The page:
If you have made a loss on the sale of an asset that is within the scope of CGT, that loss may be offset against other current year gains or carried forward for future offset against gains. The loss will need to be reported to HMRC.
Although, there are exceptions to this rule, such as where the loss has arisen in respect of the disposal of an asset to a close relative.
Individuals who occupy a property as their main or only residence may be entitled to private residence relief on its disposal preventing it from being subject to CGT. However, many homeowners will buy a property and live there as their main residence ahead of moving into another home and renting the former one. In this situation the tax position is more complicated:
- The amount of relief is calculated on the periods of qualifying and non qualifying periods of occupancy.
- Some of the periods of occupancy are deemed periods within the legislation, for example a period of working overseas etc.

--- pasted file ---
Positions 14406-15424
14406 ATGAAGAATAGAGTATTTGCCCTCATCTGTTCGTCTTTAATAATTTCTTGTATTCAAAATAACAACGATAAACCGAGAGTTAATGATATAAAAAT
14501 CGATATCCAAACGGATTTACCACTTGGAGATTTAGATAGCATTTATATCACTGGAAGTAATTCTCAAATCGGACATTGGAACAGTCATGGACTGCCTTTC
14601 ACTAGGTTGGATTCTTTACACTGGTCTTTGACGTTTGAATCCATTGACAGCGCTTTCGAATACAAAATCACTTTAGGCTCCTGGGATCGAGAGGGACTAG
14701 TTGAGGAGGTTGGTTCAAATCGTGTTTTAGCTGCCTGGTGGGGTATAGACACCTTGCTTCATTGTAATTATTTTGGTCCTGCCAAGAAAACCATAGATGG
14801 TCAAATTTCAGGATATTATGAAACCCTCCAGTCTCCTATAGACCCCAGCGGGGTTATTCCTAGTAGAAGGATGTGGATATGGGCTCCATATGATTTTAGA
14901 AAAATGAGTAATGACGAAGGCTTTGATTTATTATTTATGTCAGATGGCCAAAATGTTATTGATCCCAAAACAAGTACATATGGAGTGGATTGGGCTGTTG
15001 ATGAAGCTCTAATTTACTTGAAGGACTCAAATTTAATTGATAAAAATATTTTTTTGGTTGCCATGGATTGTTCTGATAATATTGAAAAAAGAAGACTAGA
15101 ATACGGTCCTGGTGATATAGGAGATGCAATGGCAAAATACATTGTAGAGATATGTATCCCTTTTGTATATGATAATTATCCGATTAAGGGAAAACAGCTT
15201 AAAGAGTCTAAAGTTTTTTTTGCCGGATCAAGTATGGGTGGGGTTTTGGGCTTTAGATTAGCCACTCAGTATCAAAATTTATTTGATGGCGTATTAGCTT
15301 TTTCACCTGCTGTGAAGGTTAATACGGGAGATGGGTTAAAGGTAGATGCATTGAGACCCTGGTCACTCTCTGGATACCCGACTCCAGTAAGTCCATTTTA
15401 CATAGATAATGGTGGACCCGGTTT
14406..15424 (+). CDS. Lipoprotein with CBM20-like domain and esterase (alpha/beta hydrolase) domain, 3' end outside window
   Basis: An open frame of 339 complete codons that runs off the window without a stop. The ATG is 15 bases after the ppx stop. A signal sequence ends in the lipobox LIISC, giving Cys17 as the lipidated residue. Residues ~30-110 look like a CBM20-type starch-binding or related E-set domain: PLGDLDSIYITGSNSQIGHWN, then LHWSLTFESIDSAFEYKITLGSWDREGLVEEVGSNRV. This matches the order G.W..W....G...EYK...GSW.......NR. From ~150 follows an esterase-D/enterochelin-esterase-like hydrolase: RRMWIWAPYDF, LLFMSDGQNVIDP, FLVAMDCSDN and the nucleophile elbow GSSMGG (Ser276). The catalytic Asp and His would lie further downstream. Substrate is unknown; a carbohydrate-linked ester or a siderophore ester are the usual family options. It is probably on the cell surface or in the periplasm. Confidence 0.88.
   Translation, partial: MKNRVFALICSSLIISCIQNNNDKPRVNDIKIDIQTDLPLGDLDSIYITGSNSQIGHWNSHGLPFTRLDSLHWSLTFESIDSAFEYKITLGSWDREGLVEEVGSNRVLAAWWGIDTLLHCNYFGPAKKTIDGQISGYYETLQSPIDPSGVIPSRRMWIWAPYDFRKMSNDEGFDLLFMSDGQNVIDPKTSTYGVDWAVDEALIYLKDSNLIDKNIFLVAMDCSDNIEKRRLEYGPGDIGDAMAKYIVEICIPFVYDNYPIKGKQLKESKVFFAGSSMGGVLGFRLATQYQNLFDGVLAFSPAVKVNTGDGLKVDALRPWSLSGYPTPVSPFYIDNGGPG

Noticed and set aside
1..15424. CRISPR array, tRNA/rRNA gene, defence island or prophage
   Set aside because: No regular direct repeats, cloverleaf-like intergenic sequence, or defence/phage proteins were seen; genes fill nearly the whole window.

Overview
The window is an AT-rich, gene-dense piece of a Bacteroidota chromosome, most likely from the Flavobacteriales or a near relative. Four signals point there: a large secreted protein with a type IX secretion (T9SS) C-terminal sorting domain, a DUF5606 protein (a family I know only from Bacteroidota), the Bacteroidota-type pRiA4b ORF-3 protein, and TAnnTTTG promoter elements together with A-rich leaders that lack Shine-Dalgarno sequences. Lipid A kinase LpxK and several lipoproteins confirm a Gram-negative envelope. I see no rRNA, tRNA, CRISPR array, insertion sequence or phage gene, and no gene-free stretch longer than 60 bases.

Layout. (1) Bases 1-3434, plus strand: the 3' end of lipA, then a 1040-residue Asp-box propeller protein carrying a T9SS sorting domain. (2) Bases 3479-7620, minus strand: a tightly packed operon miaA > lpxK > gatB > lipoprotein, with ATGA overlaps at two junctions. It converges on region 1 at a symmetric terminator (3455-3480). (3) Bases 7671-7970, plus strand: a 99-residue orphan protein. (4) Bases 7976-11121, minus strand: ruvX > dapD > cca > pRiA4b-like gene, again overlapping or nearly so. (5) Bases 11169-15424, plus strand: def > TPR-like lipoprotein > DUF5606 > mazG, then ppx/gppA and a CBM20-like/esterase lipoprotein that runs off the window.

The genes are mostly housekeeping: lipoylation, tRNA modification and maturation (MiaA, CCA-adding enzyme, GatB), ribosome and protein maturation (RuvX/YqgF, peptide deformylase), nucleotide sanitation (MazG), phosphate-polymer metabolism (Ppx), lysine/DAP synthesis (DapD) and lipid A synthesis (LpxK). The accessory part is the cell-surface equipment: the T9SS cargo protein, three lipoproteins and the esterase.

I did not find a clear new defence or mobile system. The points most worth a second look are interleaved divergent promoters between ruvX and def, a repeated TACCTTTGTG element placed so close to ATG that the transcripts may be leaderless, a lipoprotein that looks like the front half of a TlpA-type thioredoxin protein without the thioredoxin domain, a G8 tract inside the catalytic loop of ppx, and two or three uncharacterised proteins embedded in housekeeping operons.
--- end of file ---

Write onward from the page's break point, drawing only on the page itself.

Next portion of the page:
- All main residences receive a period of deemed occupancy (since 6 April 2020 it is reduced from the former 18 months to 9 – it was once 36 months).
- Where a main residence was subsequently let, partial lettings relief was available although it is now restricted (since April 2020) to where the owner and tenant both occupied the property.
- You may elect between properties that qualify as your main residence – for example if you have two residences. The properties, however, have to be occupied by you i.e. you can’t elect for a property you rent out to be a main residence!
- The property and up to 0.5 hectares of land or the curtilage for the reasonable enjoyment of that property are within the scope of relief. HMRC generally challenge land in excess of 0.5 hectares saying it is not required for the proper enjoyment of a property although the property in question should be considered proportionately.
Effectively, CGT is not due on the gain attributable to actual and deemed periods of occupation. In practice the overall gain is time apportioned although the gain may also be calculated with reference to actual valuations. HMRC may also seek to apply actual values for periods.